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T R A N S :[ T C O O P E R A T ~ V E R E S E A R C H P R O G R A M Synthesis of Transit Practice 14 Innovative Suburb-to-Suburb Transit Practices KATHERINE S. HOOPER Falmouth, Maine TOPIC PANE1 PAMELA J. BF,LCHAMBER, Vallejo Transit WAYNE BERMAN, Federal Highway Administration DAVID F. BONE, Montgomery County Division off Transit Services TERRANCE BRANNON, PACE Suburbs Bus D~wion of the RTA JOSF,PH M. GOODMAN, Federal Transit Administration ALAN E. PISA~KI, Falls Circe ~rgi':ia LAUREL J. RADOW, Amencan Public Transit Association DANIEL RUDGE, University of South Florida JAMES A. SCOTT, Transportation Research Board FRANK SPIELBERG, SO Associates, Inc. JON WILLIAMS, Metropolitan Washington Council of Governments Transportation Research Board National Research Council Research Sponsored by the Federal Transit Administration in Cooperation with the Transit Dee elopment Corporation NATIONAL ACADEMY PRESS Washington, D.C. 1995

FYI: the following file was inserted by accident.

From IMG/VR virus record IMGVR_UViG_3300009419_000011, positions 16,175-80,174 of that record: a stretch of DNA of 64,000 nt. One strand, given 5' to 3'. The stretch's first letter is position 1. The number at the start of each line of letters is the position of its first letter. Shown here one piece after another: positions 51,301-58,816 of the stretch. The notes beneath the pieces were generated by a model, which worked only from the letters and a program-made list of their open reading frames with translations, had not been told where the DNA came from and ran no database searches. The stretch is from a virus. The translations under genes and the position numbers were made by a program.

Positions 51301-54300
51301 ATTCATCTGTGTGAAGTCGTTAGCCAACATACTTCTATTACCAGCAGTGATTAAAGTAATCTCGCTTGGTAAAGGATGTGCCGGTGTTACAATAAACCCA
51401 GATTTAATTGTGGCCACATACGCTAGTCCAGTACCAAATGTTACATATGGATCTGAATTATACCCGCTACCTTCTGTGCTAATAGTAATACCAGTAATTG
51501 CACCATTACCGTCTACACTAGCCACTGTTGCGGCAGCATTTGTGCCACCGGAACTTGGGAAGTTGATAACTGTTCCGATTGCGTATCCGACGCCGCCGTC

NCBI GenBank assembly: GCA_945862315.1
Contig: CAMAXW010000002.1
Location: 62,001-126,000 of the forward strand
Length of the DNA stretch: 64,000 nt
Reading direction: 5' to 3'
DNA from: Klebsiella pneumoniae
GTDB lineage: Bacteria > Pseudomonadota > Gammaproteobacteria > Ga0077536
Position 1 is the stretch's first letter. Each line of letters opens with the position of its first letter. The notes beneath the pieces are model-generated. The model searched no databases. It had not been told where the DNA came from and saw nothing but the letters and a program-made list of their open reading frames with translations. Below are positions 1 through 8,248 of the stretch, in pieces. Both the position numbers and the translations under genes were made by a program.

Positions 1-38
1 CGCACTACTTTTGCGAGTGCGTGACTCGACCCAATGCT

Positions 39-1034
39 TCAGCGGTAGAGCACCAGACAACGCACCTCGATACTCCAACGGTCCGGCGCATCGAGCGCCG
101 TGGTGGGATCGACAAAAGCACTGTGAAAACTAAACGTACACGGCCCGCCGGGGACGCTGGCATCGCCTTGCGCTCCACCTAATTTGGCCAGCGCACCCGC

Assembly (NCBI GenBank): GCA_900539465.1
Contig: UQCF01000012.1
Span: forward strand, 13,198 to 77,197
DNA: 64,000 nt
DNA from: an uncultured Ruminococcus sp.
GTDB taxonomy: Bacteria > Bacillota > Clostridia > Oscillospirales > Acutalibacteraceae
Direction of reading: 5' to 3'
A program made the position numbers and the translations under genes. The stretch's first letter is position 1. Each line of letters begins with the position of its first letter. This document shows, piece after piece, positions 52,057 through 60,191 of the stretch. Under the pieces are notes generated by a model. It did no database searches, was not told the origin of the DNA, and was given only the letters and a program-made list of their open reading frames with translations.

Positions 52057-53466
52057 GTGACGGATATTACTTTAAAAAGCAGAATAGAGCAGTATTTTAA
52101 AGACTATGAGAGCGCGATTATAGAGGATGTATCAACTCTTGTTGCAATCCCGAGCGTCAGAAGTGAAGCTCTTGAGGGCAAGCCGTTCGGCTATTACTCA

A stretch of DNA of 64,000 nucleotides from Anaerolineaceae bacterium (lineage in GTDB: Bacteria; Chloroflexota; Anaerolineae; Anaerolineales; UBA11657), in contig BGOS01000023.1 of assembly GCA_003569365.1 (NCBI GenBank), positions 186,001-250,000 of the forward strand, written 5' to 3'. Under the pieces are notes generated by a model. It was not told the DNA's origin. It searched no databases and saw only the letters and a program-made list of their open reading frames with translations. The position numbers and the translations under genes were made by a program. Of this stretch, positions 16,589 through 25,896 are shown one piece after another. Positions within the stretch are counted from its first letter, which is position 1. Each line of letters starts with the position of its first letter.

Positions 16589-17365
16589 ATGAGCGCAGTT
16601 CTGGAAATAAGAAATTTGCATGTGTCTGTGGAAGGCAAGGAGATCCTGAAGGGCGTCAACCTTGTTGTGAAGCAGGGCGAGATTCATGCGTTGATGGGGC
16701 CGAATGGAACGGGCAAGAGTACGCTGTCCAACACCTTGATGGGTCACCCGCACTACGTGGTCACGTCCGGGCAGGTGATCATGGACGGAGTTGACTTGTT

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TRANSIT COOPERATIVE RESEARCH PROGRAM The nation s growth and the need to meet mobility, environ- mental, and energy objectives place demands on public transit systems. Current systems, some of which are old and in need of upgrading, must expand service area, increase service frequency, and improve efficiency to serve these demands. Research is nec- essary to solve operating problems, to adapt appropriate new technologies from other industries, and to introduce innovations into the transit industry. The Transit Cooperative Research Pro- gran~ (TCRP) serves as one of the principal means by which the transit industry can develop innovative near-term solutions to Sleet demands placed on it. The need for TCRP was originally identified in TRB Special Report 213 Research for Public Transit: New Directions, pub- lished in 1987 and based on a study sponsored by the Federal Transit Administration (FTA). A report by the American Public Transit Association (APIA), Transportation 2000, also recog- nized the need tor local, problem-solving research. TCRP, mod- eled after the longstanding and successful National Cooperative Highway Research Program, undertakes research and other technical activities in response to the needs of transit service providers. The scope of vice configuration, equipment, facilities, operations, human resources, maintenance, policy, and adminis- ~ative practices. TCRP was established under ETA sponsorship in July 1992. Proposed by the U.S. Department of Transportation. TCRP was authorized as part of tile Intermodal Surface Transportation ED f~ciency Act of 1991 (ISTEA). On May 13, 1992, a memorandum agreement outlining TCRP operating procedures was executed by the three cooperating organizations: ETA, the National Acad- emy of Sciences, acting through the Transportation Research Board (TRB), and the Transit Development Corporation, Inc. (TDC), a nonprofit educational and research organization estab- lished by APIA. TDC is responsible for foraging the i~depend- ent governing board, designated as the TCRP Oversight and Project Selection (TOPS) Committee. Research problem statements for TCRP are solicited periodi- cally but may be submitted to TRB by anyone at anytime. It is the responsibility of the TOPS Committee to formulate the re- search program by identifying the highest priority projects. As part of the evaluation, the TOPS Committee defines funding levels and expected products. Once selected, each project is assigned to all expert panel, appointed by the Transportation Research Board. The panels prepare project statements (requests for proposals), select con- ~actors, and provide technical guidance and counsel throughout the life of the project. The process for developing research problem statements and selecting research agencies has been used by TRB in managing cooperative research programs since 1962. As in other TRB activities, TCRP project panels serve voluntarily without compensation. Because research cannot have the desired impact if products fail to reach the intended audience, special emphasis is placed on disseminating TCRP results to the intended end-users of the research: transit agencies, service providers, and suppliers. TRB provides a series of research reports, syntheses of transit prac- tice, and other supporting material developed by TCRP research. APIA will arrange for workshops, Gaining aids, field visits, and other activities to ensure that results are implemented by urban and rural transit industry practitioners. The TCRP provides a forum where transit agencies can coop- eratively address common operational problems. TCRP results support and complement other ongoing transit research and Paining programs. TCRP SYNTHESIS 14 Project SB-2 ISSN 1073~880 ISBN 0-309-05862-7 Libraly of Congress Catalog Card No. 95-61367 Price $14.00 NOTICE The project that is the subject of this report was ~ part of the Transit Cooperative Research Program conducted by the Transportation Re- search Board with the approval of the Governing Board of the Na- tional Research Council. Such approval reflects the Governing Board's judgment that the project concerned is appropriate with respect to both the purposes arid resources of the National Research Council. The members of the technical advisory panel selected to monitor this project and to review this report were chosen for recognize scholarly competence and with due consideration for the balance of disciplines appropriate to the project. The opinions and conclusions expressed or implied are those of the research agency that performed the research, and while they have been accepted as appropriate by the technical panel, they are not necessarily those of the Transportation Research Board, the Transit Development Corporation, the National Research Council, or the Federal Transit Administration of the U.S. Department of Transportation. Each report is reviewed and accepted for publication by the techni- cal panel according to procedures established and monitored by the Transportation Research Board Executive Committee and the Govern- ing Board of the National Research Council. Special Notice The Transportation Research Board, the Transit Development Corporation, the National Research Council. and the Federal Transit Administration (sponsor of the Transit Cooperative Re- searc~h Program) do not endorse products or manufacturers. Trade or manufacturers' names appear herein solely because they are considered essential to the clarity and completeness of the project report. Published reports of the TRANSIT COOPERATIVE RESEARCH PROGRAM are available from: Transportation Research Board National Research Council 2101 Constitution Avenue, N.W. Washington, D.C. 20418 Printed in He United States of America